Friday, March 4, 2011


It's been a crazy, hectic week. Every March I can't believe that it can get any busier, and somehow it does. People need to tone it down during the third month of the year. Everyone, please take a cue from spring breakers. Use March to go on vacation. You'll be better off for it instead of the 9,000 things that you do that turns every second of the month into one commitment after another.

When it gets like this, I spend the precious, fleating free moments I have thinking of the abundant time I possessed when I was a kid. I remember when the evening schedule consisted of shuffling through your baseball cards, and then, to make things really crazy, stacking your baseball cards.

The players on those cards back then were always baseball players. That's how I viewed them. They were never kids, never played another sport, never went to college, never existed before the moment they put on a uniform and played for that particular team. In fact they were never rookies. They were always veterans because they were never anything else.

Reggie Jackson was always there, a powerful slugger with a mouth to match. He was never a rookie. Lou Brock was always there. A Cub? Brock was never a Cub.

And Tom Seaver. Always there. He was the top pitcher in all of baseball. It was just common knowledge. Who's the greatest pitcher today? Oh, that's Seaver, of course. It's always been that way. That was as concrete of a fact as April following March.

Seaver dominated the '70s so much that I can't believe I haven't dedicated a "Best of the '70s" post to him yet. It's about time I found out which '70s Topps card of Tom Terrific is the most terrific.

I'll be showing all of his '70s cards and then I'll be asking you to vote for the best. After all, I must have my polls.

So here are the Seaver cards.

Full disclosure: I do not own the 1970, 72, 73 and 77 Seavers. (I traded away the 1970 Seaver, but I will be targeting the '72 and '77 Seavers very soon).

1970: The year after the Miracle Mets. This pose is almost identical to the one on the 1969 Topps Seaver card, except he has more hair here.

1971: Seaver looks to be in the middle of a conversation here. The pitching pose is not very convincing. And that warm-up jacket under the uniform is so '70s.

1972: Tom is so serious here. Not much of a difference from '71 except that he's not in a stadium and there's that guy kneeling in the middle of nowhere for apparently no reason.

1973: Seaver's got a half-grin now. But a really boring photo for one of the biggest stars of that time.

1974: Now that's more like it. Seaver kind of blends in with the crowd in the background, which was a problem for some early '70s action shots. But it's an action shot, and those weren't easy to come by in the '70s.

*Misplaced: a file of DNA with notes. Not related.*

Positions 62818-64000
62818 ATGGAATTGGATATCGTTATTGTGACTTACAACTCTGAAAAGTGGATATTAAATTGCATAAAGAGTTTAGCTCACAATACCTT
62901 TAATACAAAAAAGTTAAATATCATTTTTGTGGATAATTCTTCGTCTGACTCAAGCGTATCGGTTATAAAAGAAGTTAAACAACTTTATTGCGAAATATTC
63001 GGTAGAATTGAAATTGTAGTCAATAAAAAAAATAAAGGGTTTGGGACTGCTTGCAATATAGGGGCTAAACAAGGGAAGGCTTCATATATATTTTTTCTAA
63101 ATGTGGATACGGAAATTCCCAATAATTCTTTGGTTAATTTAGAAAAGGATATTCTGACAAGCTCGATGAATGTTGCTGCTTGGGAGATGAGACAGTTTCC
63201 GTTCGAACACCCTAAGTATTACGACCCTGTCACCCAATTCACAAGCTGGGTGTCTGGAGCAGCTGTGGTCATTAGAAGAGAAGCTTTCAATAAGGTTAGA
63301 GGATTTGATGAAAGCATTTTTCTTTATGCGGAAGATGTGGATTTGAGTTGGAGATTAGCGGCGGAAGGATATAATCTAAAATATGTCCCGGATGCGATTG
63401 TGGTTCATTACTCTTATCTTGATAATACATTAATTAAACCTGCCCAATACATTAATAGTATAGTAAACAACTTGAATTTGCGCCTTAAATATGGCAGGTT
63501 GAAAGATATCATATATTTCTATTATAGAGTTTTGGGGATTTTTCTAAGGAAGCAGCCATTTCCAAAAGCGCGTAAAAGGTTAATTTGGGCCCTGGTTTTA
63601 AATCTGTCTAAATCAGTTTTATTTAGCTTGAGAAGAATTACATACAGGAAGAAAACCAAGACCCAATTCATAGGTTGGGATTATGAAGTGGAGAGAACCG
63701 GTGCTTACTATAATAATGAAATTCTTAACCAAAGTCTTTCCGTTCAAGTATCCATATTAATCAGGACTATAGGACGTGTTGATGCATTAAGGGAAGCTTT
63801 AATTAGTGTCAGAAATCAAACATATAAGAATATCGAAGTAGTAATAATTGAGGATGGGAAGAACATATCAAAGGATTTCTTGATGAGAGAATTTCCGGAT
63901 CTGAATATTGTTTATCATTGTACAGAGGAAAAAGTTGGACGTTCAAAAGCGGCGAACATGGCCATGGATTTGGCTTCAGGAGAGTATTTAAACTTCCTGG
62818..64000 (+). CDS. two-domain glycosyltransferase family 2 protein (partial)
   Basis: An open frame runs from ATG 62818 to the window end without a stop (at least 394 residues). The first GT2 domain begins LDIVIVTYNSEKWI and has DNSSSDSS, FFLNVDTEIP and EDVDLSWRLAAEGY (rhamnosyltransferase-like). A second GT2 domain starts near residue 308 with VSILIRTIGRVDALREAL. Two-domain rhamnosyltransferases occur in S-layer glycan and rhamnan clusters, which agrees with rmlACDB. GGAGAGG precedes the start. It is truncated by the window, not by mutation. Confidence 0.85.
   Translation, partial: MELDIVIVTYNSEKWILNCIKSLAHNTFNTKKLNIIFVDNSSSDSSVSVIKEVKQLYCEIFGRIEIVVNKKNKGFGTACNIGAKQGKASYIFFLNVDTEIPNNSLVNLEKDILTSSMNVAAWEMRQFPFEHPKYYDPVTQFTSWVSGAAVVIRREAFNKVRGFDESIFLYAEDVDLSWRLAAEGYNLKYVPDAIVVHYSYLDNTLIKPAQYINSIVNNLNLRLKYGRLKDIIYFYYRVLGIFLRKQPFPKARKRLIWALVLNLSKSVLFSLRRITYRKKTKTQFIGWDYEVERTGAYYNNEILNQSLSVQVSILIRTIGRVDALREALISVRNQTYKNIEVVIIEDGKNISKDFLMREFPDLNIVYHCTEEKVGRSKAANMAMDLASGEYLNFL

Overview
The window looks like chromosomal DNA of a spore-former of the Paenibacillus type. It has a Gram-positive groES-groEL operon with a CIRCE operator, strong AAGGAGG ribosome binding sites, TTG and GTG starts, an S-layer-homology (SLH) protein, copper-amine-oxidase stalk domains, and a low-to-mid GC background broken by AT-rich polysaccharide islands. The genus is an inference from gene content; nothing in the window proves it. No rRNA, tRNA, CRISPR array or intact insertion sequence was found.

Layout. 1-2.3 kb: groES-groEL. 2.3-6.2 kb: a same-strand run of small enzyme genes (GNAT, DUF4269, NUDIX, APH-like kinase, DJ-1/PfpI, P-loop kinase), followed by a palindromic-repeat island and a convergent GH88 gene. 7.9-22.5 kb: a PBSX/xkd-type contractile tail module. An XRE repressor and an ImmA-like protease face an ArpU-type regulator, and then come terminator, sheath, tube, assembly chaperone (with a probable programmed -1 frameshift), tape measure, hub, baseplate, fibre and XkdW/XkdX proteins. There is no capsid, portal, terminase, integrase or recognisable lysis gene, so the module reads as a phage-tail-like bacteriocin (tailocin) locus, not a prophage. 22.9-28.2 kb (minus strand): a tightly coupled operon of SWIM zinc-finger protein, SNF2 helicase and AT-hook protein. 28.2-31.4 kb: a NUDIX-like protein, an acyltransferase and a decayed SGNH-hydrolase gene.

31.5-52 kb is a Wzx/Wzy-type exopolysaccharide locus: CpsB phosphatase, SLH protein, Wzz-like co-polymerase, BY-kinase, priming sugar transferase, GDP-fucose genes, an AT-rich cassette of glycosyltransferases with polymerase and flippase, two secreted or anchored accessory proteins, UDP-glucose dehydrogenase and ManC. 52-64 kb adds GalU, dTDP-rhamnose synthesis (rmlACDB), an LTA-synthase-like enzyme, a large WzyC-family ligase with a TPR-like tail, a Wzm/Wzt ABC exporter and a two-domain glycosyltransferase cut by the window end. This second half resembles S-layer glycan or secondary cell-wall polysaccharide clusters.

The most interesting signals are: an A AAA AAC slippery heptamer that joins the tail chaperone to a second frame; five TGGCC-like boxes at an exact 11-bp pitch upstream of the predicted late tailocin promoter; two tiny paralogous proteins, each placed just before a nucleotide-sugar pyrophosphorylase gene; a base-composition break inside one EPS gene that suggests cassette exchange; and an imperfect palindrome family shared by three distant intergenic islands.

1975: I'm a little biased toward this card because it's the first Seaver card I ever saw, and it was instantly one of the coolest cards in my existence. Besides, you must love that sideways signature.

1976: A backward move by Topps. One of the least exciting Seaver cards as far as I'm concerned.

1977: Seaver's final Mets card. As kids, we never knew what was coming. Oh, there were rumors, but we never thought the Mets would get rid of Seaver.

I'm not really one to examine signatures, but I always though the "T" in Seaver's signature looked like a pelican beak.

1978: There it is. Seaver as a Red. Doesn't look as strange as it did then. I'm sure this card was much anticipated at the time.

1979: Seaver was involved in more action shots once he left the Mets. This one is pretty good, although I hate being reminded of those artificial turf stadiums that were so frequent in the '70s. I believe this is in Pittsburgh.

All right, I've barely got the strength to put a poll up on the right side. But it's there.

I'll take the remaining few words I have in me to ask you to vote. Which Seaver do you like the best? I see it as a two-way, maybe three-way race.

That'll do it. Believe it or not, this night owl is hitting the sack early tonight.


  1. Gotta love the 1974 card with the horizontal action shot. The 1975 was the first one I owned. I think I'll go with the '74.

  2. i LOVE the '77 Seaver. always have, always will

  3. I have to go with the 1977 one - it was taken in a stadium, and you can tell that it's definitely Seaver.

    - Paul

  4. You should show the '72 Seaver In Action card. He appears to be laughing on the mound so hard he's about to fall over. Either that, or somebody just walked up with his bat in a manner that shows seaver how big his Schwartz was.

  5. Poor guy! A great pitcher, an author of a great pitching book, but Topps did him a disservice - my vote goes for none of the above because none of those cards are appealing to me.

  6. I voted for the 74'. Love that card. My 2nd place vote would have been for the 75' & my bronze medallist would be the 77'.

  7. I gotta vote for the ' action shots like that...

    Got your cards yesterday! Thanks for adding to my Tigers collection...I hope you enjoyed the Hooten auto and that you didn't have one already...I'll keep an eye out for any unusual Dodgers stuff I got as I go through my collection

  8. '74 in a walk, for sentimental reasons I'll take '79 as #2 ('79 OPC was my first BB set. Don't think I had the Seaver, though.)

  9. The '74 is just really well done. It gets my vote.

  10. Tight race, I'll go with '74 just edging out '77. The '77 was a favorite at the time, but a horizontal action in '74 was really da bomb, or whatever the heck kids are saying these days.

    I agree that '72 In Action should be in the poll. It'd probably still be #3 for me, but it would be nice for it to be represented.